Source-Shifting Metastructures Composed of Only One Resin for Location Camouflaging
Novel numerical optimization methodology paves the way for acoustic camouflaging in the form of sound source-shifters
Acoustic source-shifters make observers misperceive the location of sound by reproducing a sound emanating from a location different from the actual location of a sound source. In a first, researchers from Shinshu University, Japan have now developed a design approach to produce high-performance source-shifters using a common polymer for location camouflage. Utilizing inverse design based on topology optimization, this development could pave the way for advanced augmented reality and holography technology.
The field of transformation optics has flourished over the past decade, allowing scientists to design metamaterial-based structures that shape and guide the flow of light. One of the most dazzling inventions potentially unlocked by transformation optics is the invisibility cloak — a theoretical fabric that bends incoming light away from the wearer, rendering them invisible. Interestingly, such illusions are not restricted to the manipulations of light alone.
Many of the techniques used in transformation optics have been applied to sound waves, giving rise to the parallel field of transformation acoustics. In fact, researchers have already made substantial progress by developing the “acoustic cloak”, the analog of the invisibility cloak for sounds. While research on acoustic illusion has focused on the concept of masking the presence of an object, not much progress has been made on the problem of location camouflaging.
The concept of an acoustic source-shifter utilizes a structure that makes the location of the sound source appear different from its actual location. Such devices capable of “acoustic location camouflaging” could find applications in advanced holography and virtual reality. Unfortunately, the nature of location camouflaging has been scarcely studied, and the development of accessible materials and surfaces that would provide a decent performance has proven challenging.
Against this backdrop, Professor Garuda Fujii, affiliated with the Institute of Engineering and Energy Landscape Architectonics Brain Bank (ELab2) at Shinshu University, Japan, has now made progress in developing high-performance source-shifters. In a recent study published in the Journal of Sound and Vibration online on May 5, 2023, Prof. Fujii presented an innovative approach to designing source-shifter structures out of acrylonitrile butadiene styrene (ABS), an elastic polymer commonly used in 3D printing.
Overcoming the challenges in realizing a high-performance acoustic source-shifter, Prof. Garuda Fujii from Shinshu University in Japan developed an elastic structure for location camouflage. (a) Optimal sound source-shifter made of acrylonitrile butadiene styrene, (b) Sound pressure around the source-shifter, and (c) Difference between the emitted pressure field and the ideal field, which is minimized outside the source-shifter. (Credit: Garuda Fujii of Shinshu University / Usage restrictions: Cannot be reused without permission)
Prof. Fujii’s approach is centered around a core concept: inverse design based on topology optimization. The numerical approach builds on the reproduction of pressure fields (sound) emitted by a virtual source, i.e., the source that nearby listeners would mistakenly perceive as real. Next, the pressure fields emitted by the actual source are manipulated to camouflage the location and make it sound as if coming from a different location in space. This can be achieved with the optimum design of a metastructure that, by the virtue of its geometry and elastic properties, minimizes the difference between the pressure fields emitted from the actual and virtual sources.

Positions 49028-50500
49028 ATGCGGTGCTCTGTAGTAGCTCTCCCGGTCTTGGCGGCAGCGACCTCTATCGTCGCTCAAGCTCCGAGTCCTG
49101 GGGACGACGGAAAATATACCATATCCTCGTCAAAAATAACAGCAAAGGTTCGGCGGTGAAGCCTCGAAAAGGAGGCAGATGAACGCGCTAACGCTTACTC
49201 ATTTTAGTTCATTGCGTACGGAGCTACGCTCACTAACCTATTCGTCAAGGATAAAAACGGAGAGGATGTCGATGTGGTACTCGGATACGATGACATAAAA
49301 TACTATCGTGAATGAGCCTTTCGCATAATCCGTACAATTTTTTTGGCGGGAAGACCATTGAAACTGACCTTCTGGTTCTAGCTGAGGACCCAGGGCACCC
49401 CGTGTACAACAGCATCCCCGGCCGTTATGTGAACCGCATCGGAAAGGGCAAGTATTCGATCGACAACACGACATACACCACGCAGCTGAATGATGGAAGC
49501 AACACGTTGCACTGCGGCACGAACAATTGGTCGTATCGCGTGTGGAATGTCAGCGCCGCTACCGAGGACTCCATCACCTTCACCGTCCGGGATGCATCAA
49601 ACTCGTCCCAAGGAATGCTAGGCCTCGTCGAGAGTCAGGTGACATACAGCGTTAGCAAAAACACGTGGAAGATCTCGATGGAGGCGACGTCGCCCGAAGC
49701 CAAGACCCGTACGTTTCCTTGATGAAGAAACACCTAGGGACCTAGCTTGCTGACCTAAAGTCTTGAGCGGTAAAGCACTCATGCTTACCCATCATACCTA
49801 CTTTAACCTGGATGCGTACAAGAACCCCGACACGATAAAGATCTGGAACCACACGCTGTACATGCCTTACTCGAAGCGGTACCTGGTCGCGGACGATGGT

Utilizing this approach, Prof. Fujii implemented an iterative algorithm to numerically determine the optimal design of ABS resin source-shifters according to various design criteria. His models and simulations had to account for the acoustic-elastic interactions between fluids (air) and solid elastic structures, as well as the actual limitations of modern manufacturing technology.
The simulation results revealed that the optimized structures could reduce the difference between the emitted pressure fields of the masked source and those of a bare source at the virtual location to as low as 0.6%. “The optimal structure configurations obtained via topology optimization exhibited good performances at camouflaging the actual source location despite the simple composition of ABS that did not comprise complex acoustic metamaterials”, remarks Prof. Fujii.
To shed more light on the underlying camouflaging mechanisms, Prof. Fujii analyzed the importance of the distance between the virtual and actual sources. He found that a greater distance did not necessarily degrade the source-shifter’s performance. He also investigated the effect of changing the frequency of the emitted sound on the performance as the source-shifters had been optimized for only one target frequency. Finally, he explored whether a source-shifter could be topologically optimized to operate at multiple sound frequencies.
While his approach requires further fine-tuning, the findings of this study will surely help advance illusion acoustics. He concludes, “The proposed optimization method for designing high-performance source-shifters will help in the development of acoustic location camouflage and the advancement of holography technology.”
The future sure sounds bright for acoustic camouflaging!
Title of original paper:
Camouflaging the location of a sound source via topology-optimized source-shifter
|Journal of Sound and Vibration|